In San Juan, Puerto Rico, government, residents, and technical professionals created a Community Land Trust (CLT), known locally as Fideicomiso de la Tierra, to preserve and develop informal communities along the Martín Peña Canal. A specially created public corporation, ENLACE, regularized land holdings in the communities, developed fair relocation procedures that compensate residents in at-risk areas, and protected this centrally-located community from gentrification through the establishment of a community-managed CLT.
The eight Martín Peña communities’ struggles are reminiscent of the experience in many Rio favelas and similar communities around the world. In the 1930s, a devastating hurricane season forced rural workers into unemployment and migration to San Juan surged. Faced with a housing shortage, migrants eventually built 5,000 informal homes along the Martín Peña Canal, which was a major economic and transportation artery through the city. Today, the communities’ population nears 30,000 and it is the most densely populated area in Puerto Rico.
The communities were historically underserved by the government. Informal electricity connections created fire risks and the communities’ narrow alleys prevented emergency vehicle access. Government failure to install proper sewage systems or clean the canal left the area extremely prone to flooding.
The canal became so polluted that it stopped flowing. Sections of the canal that used to be 60-120 meters wide are now maybe one meter wide, and filling has reduced depth from 2.5 meters to a less than 10 cm. In a 2015 report, the US Environmental Protection Agency (EPA) estimated that over 3,000 buildings still discharged raw sewage into the canal.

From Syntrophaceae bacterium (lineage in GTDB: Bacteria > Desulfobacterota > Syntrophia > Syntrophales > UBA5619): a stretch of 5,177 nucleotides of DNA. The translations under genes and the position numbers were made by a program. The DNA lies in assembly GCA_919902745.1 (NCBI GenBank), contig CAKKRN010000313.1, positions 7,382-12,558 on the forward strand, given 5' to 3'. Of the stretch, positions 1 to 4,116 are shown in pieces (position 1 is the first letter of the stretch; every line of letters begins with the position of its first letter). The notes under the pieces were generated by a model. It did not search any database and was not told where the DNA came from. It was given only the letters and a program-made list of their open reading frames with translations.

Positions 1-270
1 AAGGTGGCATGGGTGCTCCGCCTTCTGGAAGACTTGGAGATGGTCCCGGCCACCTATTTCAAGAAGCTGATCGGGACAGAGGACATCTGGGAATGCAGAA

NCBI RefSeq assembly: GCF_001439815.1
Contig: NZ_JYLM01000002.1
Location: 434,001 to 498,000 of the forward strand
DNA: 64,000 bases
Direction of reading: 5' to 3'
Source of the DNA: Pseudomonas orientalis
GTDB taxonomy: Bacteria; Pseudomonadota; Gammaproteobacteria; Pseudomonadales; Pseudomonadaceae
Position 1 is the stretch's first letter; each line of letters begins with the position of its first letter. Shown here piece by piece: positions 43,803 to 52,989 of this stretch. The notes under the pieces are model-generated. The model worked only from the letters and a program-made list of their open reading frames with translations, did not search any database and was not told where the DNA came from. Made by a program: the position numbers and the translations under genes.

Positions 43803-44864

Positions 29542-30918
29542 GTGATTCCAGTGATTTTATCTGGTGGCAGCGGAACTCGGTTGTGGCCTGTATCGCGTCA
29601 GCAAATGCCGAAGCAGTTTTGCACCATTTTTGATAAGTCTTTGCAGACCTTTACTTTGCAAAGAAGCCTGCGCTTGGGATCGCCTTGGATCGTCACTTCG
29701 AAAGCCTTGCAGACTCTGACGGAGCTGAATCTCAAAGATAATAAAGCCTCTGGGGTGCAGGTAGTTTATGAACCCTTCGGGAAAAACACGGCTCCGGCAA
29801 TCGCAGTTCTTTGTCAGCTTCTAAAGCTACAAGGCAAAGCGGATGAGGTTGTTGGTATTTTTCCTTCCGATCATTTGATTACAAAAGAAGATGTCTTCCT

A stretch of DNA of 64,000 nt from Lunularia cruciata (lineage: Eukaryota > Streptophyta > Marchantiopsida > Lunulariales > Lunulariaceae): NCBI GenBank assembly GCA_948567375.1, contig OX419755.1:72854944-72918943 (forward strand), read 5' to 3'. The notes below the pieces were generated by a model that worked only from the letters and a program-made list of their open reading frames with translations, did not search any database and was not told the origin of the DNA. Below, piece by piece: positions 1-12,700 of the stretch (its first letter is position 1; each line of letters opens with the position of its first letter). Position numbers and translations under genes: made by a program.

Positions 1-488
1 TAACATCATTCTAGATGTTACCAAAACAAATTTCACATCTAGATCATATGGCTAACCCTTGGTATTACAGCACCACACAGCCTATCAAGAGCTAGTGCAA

Community Calls for Action and Government Responds
Calls to dredge the canal prompted government action. In 2001, San Juan and the U.S. Army Corps of Engineers committed to a far-reaching project to dredge the canal and restore water flow. Because the lack of a formal sewage system was a major source of pollution, the government also committed to revitalizing the canal communities.
Before work began, two employees from the Transportation Authority visited the communities to talk with residents about the project. Under their leadership, the government ultimately held 700 participatory meetings in the communities from 2002-04. In the meetings, experts responded to community concerns and presented on legal tools to preserve affordable housing and formalize landholdings.
Residents were united in wanting to ensure that dredging the canal and the revitalization that would accompany it would not serve to displace them. Their top priority, like many in Rio favelas, was to maintain their community. Residents decided a Community Land Trust model was the best way to achieve their goal because there would be a collective, rather than individual, land title. Meeting participants also developed a plan for the District comprised of the eight communities. This Comprehensive Development Plan would guide the project going forward.
In 2004, residents created the Group of Eight Communities (G-8), a non-profit corporation, to promote their economic, social, and community development throughout the establishment and maintenance of a CLT. The G-8’s board is comprised of representatives from 12 community organizations who are chosen annually in community assemblies. Today, the G-8 facilitates communication between ENLACE and the CLT, and ensures compliance with the Comprehensive Development Plan.